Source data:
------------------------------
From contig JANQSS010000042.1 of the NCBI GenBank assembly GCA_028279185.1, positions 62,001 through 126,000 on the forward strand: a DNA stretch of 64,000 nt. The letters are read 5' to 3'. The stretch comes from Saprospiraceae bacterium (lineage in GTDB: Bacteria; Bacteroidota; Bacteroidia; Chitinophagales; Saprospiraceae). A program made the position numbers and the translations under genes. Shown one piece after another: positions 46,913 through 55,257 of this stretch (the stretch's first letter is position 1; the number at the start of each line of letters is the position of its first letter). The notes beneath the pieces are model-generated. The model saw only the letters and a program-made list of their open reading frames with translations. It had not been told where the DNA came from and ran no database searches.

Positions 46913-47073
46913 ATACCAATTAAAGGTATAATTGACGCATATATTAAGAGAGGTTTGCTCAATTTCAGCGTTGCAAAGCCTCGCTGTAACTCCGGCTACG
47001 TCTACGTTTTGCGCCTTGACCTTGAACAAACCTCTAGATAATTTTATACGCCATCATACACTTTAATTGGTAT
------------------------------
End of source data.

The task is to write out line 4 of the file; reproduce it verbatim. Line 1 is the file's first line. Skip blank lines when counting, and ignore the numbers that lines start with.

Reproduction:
47001 TCTACGTTTTGCGCCTTGACCTTGAACAAACCTCTAGATAATTTTATACGCCATCATACACTTTAATTGGTAT